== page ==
Chapter

Perfection and Happiness

Anthony Kenny

in Aristotle on the Perfect Life

Published in print July 1992 | ISBN: 9780198240174
Published online October 2011 | e-ISBN: 9780191680106 | DOI: http://dx.doi.org/10.1093/acprof:oso/9780198240174.003.0002
Perfection and Happiness

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Happiness is the most perfect (teleion) of all things: it is chosen for its own sake and never for anything else; it is never chosen for the sake of honour, pleasure, understanding, or virtue. Perfection is given by Aristotle as a formal property which happiness must possess. However, he also makes use of the notion of perfection in giving his own definition of happiness after developing the argument from the function of man. Aristotle says that anyone who deserves the description kalos kagathos must have all the individual virtues, just as a body can only be healthy if all, or at least the main parts of it, are healthy. The word ‘perfect’ in both treatises (Nicomachean and Eudemian) can bear either of the meanings ‘complete’ or ‘final’. But in the definition of happiness the Nicomachean treatise places the emphasis on finality, while the Eudemian places the emphasis on comprehensiveness.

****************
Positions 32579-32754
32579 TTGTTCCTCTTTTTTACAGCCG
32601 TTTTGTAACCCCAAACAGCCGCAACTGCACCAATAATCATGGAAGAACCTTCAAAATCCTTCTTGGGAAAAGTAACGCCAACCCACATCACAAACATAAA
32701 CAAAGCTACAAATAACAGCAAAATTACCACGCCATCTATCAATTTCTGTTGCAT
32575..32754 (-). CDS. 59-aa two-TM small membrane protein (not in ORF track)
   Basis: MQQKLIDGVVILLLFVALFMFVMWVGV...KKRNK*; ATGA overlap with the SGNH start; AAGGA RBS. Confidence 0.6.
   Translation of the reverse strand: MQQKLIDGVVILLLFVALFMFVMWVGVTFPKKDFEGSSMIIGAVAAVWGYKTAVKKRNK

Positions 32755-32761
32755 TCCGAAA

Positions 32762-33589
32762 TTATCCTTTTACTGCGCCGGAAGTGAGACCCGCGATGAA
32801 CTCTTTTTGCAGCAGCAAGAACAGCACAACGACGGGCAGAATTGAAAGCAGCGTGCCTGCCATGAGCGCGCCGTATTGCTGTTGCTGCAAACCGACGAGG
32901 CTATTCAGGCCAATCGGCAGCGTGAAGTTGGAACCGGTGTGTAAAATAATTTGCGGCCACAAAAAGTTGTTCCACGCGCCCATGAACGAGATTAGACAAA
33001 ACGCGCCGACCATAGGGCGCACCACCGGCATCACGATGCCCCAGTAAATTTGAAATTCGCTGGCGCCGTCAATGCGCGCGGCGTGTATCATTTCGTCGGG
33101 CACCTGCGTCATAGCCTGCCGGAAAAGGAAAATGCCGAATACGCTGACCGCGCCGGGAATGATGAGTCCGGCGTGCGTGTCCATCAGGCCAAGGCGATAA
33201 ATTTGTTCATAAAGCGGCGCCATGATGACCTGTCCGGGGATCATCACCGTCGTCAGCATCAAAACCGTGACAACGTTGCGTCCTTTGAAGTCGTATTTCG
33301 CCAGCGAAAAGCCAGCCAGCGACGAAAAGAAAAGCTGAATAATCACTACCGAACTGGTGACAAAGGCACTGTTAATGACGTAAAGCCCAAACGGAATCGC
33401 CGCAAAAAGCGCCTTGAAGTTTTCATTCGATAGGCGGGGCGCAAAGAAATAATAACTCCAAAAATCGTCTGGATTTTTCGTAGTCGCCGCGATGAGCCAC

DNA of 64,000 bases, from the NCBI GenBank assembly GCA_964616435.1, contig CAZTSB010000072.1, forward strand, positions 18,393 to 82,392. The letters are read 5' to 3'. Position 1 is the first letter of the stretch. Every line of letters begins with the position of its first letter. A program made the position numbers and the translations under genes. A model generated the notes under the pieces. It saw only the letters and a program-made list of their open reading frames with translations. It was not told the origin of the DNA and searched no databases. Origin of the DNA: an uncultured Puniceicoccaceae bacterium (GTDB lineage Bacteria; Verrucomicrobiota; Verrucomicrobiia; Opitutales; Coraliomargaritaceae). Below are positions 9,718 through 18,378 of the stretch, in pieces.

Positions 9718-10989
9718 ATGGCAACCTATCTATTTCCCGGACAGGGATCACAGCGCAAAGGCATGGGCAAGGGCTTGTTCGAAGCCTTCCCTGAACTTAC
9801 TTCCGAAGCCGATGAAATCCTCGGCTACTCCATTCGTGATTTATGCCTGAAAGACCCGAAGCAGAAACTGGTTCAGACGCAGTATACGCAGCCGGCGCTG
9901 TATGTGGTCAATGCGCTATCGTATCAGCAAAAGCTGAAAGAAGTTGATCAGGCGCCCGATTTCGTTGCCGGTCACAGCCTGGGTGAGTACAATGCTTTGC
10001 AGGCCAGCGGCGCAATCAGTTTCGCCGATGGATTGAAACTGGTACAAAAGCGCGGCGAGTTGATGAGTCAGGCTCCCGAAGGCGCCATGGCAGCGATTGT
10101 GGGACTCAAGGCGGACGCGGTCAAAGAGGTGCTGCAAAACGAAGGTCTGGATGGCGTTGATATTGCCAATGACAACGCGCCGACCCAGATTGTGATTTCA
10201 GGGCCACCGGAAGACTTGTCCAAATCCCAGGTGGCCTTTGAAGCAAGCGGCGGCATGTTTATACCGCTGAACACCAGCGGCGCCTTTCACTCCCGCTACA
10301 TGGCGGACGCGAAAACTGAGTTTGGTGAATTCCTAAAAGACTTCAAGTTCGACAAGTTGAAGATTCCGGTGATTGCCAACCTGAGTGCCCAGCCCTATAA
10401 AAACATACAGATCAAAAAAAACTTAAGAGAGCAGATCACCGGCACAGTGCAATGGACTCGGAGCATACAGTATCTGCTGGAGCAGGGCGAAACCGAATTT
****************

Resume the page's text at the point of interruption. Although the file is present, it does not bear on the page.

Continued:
Keywords: perfect; happiness; Aristotle; Nicomachean; Eudemian; complete; final

Chapter.  2995 words. 

Subjects: Ancient Philosophy

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